Our Real Estate Blog

Mortgage Rates (10/15/2010)

October 15th, 2010 9:53 AM by Lehel S.

Friday's bond market has opened in negative territory as yesterday afternoon's selling extends into this morning's trading. The stock markets are mixed with the Dow down 25 points and the Nasdaq up 17 points. The bond market is currently down 6/32, which will likely push this morning's mortgage rates higher by approximately .125 - .250 of a discount point.

Today's economic data came in favorable for the most part, but one the more important reports we see each month showed stronger than expected results. The bad news came in the Commerce Department's Retail Sales report for September that measures consumer spending. It showed a 0.6% increase in retail levels sales, exceeding analysts' forecast of a 0.4% rise. Today's release also revised sales from up 0.4% to up 0.7%, indicating that consumers spent more in August and September than many had thought. This is bad news for the bond market and mortgage rates because consumer spending makes up two-thirds of t he U.S. economy. Consumers spending more money each month fuels economic growth that makes long-term securities such as mortgage bonds less attractive to investors.

Now it is time for the good news of the day. The Labor Department said this morning that September's Consumer Price Index (CPI) rose 0.1% last month, while the core data was unchanged from August's level. Both of these readings fell short of forecasts, meaning prices remained flat at the consumer level of the economy. This is very good news for the bond market since inflation devalues long-term securities. However, the fact that inflation remains subdued should be of no surprise to the markets with all of the recent data and Fed comments on the topic. 

The third report of the day and the final piece of data for the week was the preliminary reading to the University of Michigan's Index of Consumer Sentiment for October late this morning. They announced a reading of 67.9 that fell short of forecasts and was a decline from September's final reading. This means that surveyed consumers were less optimistic about their own financial situations than analysts had expected. That is also good news for the bond market and mortgage rates because waning confidence usually means consumers are less likely to make large purchases in the immediate future, limiting fuel for economic growth.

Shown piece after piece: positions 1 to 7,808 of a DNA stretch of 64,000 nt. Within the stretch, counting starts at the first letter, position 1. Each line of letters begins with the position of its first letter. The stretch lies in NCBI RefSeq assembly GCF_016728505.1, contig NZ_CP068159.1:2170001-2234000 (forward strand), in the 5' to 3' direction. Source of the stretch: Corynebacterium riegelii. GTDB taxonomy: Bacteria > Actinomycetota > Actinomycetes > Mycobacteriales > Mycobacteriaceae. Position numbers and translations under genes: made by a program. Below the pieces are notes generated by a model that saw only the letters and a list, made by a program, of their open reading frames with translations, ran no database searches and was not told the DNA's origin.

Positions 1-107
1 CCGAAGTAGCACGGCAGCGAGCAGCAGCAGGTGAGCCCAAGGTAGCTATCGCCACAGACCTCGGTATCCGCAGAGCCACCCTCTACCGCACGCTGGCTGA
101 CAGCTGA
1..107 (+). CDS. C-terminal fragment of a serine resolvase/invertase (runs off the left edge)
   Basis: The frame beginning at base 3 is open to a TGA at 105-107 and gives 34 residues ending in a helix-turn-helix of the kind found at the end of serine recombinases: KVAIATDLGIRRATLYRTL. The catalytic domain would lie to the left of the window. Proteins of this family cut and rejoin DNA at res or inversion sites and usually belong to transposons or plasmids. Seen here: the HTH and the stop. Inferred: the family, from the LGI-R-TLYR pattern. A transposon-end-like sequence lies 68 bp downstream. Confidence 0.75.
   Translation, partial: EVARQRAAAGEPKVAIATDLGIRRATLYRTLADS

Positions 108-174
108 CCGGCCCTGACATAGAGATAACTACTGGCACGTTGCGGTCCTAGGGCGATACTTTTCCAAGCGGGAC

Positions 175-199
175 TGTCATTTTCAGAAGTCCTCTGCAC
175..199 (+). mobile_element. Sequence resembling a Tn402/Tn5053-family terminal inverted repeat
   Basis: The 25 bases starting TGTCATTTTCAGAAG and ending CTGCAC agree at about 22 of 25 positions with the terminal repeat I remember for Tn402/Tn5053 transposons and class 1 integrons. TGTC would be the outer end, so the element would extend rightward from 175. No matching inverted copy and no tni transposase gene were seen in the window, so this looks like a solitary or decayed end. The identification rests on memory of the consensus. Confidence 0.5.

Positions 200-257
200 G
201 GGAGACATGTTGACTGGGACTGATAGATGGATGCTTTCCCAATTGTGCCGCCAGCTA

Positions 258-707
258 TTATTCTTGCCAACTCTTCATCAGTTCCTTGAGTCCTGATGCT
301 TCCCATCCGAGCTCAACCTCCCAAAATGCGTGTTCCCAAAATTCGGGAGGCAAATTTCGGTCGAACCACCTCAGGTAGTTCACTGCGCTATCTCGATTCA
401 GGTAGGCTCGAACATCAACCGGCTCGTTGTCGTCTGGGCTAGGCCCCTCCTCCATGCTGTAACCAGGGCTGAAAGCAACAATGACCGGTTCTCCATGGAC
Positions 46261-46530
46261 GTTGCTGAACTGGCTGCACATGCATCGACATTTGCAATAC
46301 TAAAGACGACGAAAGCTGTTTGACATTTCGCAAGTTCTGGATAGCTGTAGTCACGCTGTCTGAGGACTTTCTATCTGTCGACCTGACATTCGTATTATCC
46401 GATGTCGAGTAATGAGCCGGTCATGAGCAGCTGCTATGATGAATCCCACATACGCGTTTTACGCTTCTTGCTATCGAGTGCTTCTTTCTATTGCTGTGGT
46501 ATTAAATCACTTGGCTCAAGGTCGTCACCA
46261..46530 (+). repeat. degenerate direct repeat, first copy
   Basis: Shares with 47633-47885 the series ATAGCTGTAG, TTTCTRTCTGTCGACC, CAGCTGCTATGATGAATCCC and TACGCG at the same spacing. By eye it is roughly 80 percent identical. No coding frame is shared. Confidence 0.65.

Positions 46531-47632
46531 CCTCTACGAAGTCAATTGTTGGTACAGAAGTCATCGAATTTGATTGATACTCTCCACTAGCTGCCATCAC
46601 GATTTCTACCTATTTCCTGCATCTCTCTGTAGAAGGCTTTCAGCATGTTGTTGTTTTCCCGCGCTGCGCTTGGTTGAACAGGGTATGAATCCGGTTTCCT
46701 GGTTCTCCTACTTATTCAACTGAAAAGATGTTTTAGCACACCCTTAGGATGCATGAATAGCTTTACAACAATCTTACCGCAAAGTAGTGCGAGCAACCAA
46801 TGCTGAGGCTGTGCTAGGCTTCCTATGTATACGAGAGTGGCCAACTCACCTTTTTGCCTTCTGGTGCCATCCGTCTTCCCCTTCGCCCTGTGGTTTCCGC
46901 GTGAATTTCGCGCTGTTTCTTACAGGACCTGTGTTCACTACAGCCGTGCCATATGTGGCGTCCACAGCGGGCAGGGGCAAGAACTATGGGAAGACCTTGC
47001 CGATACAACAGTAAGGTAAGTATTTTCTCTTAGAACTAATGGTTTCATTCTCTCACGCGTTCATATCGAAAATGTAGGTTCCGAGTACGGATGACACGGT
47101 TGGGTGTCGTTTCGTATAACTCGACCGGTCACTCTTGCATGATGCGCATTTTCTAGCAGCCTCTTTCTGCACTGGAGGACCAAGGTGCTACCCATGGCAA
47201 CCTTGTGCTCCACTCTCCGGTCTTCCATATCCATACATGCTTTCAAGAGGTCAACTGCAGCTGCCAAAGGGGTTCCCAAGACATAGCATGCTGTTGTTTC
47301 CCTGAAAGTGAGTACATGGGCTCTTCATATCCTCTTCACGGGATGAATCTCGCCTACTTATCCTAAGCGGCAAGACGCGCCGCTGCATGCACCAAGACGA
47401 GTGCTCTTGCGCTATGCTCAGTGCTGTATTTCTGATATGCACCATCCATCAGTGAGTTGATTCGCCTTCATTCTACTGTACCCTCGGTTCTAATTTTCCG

Yesterday's 30-year Bond auction did not go very well. Investor interest was pretty weak and not nearly what market participants had hoped for. As I had suspected, the result was selling in the broader bond market yesterday afternoon. And despite this morning's generally favorable economic data, the tone in the bond market is still somewhat negative or cautious. This does not bode well for mortgage rates if it continues next week. 

Next week brings us a couple of relevant economic reports for the markets to digest, but none of them are nearly as important as s ome of this week's data was. Unlike many Mondays, there is data being posted this Monday that could nudge mortgage pricing. September's Industrial Production will be released mid-morning Monday and is considered moderately important to the financial and mortgage markets. Look for more details on it and the rest of the week's events in Sunday's weekly preview.

If I were considering financing/refinancing a home, I would.... Lock if my closing was taking place within 7 days... Lock if my closing was taking place between 8 and 20 days... Lock if my closing was taking place between 21 and 60 days... Float if my closing was taking place over 60 days from now... This is only my opinion of what I would do if I were financing a home. It is only an opinion and cannot be guaranteed to be in the best interest of all/any other borrowers. 
Posted in:General
Posted by Lehel S. on October 15th, 2010 9:53 AM



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